Properties existing in the Solar_Uri class.



(string) The dot-format extension of the last path element (for example, the "rss" in "feed.rss").


(string) The fragment portion (for example, the "foo" in "#foo").


(string) The host specification (for example, '').


(string) The password, if any.


(array) The path portion (for example, 'path/to/index.php').


(string) The port number (for example, '80').


(string) The scheme (for example 'http' or 'https').


(string) The username, if any.



(array) Default configuration values.


(array) Collection point for configuration values.

Inherited from Solar_Base.

Note that you do not define config defaults in $_config directly.

protected $_config = array(
    'foo' => 'bar',
    'baz' => 'dib',

Instead, define config defaults in a protected property named for the class, withan underscore prefix.

For exmple, a "Vendor_Class_Name" class would define the default config array in "$_Vendor_Class_Name". This convention lets child classes inherit parent config keys and values.

protected $_Vendor_Class_Name = array(
    'foo' => 'bar',
    'baz' => 'dib',


(array) Url-encode only these characters in path elements.

Characters are ' ' (space), '/', '?', '&', and '#'.


(array) Contents of virtual $query property.

Public access is allowed via __get() with $query.

If you access this property, Solar_Uri treats Solar_Uri::$query as authoritative, not the internal Solar_Uri::$_query_str. If the original query string did not follow PHP's query string rules, you may lose data; however, for all other URIs this change should be transparent. If you are emulating forms, be sure to set $query to an empty array before adding elements.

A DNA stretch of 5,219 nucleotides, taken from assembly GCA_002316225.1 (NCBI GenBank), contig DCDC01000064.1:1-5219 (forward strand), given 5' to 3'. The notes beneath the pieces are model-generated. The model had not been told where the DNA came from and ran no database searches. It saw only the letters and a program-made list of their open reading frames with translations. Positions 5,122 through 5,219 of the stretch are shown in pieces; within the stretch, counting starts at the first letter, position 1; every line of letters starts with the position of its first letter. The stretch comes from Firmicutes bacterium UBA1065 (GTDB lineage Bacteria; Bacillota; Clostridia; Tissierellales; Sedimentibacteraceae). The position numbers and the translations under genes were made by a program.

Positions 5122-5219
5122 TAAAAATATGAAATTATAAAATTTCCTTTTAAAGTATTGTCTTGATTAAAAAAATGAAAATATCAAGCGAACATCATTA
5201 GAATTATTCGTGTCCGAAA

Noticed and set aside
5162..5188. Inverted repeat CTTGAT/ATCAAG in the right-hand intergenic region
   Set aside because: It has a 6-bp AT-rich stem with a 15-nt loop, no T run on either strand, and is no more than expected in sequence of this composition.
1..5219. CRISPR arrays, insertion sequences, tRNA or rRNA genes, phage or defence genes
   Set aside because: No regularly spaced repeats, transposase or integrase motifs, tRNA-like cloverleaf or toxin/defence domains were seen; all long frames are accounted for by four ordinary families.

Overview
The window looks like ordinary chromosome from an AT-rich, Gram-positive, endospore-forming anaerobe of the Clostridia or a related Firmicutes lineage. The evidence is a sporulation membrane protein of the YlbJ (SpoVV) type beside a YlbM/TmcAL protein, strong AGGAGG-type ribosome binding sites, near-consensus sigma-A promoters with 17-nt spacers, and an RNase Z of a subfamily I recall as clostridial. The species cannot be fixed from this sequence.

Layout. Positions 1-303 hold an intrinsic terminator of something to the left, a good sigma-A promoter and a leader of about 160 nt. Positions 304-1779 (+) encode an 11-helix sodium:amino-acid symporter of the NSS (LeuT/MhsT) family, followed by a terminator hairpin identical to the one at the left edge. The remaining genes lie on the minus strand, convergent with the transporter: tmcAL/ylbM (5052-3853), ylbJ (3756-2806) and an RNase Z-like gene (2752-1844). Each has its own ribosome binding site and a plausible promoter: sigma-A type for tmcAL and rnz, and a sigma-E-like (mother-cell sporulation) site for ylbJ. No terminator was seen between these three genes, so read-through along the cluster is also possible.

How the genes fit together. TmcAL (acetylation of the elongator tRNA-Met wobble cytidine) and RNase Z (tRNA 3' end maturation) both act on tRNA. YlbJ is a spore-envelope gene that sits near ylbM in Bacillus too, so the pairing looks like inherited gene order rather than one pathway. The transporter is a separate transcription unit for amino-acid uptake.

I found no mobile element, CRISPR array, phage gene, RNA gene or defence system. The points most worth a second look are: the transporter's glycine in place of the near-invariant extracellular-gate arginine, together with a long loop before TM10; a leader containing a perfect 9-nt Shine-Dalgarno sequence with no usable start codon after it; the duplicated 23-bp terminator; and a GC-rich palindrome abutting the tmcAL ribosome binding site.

Why do things this way? The reason is that parse_str() and http_build_query() may not return the query string exactly the way it was set in the first place. E.g., "?foo&bar" will come back as "?foo=&bar=", which may or may not be expected.

So instead, we do not parse the query string to an array until the user attempts to manipulate the query elements. This guarantees that if you don't examine or modify the query, you will get back exactly what you put in.

If you examine or modify the query elements, though, that will invoke parse_str() and http_build_query(), so you may not get back exactly what you set in the first place. In almost every case this won't matter.

Many thanks to Edward Z. Yang for this implementation.


(string) Internal "original" query string; if you examine or modify the $query virtual property, this property is ignored when building the URI.


(Solar_Request) Details about the request environment.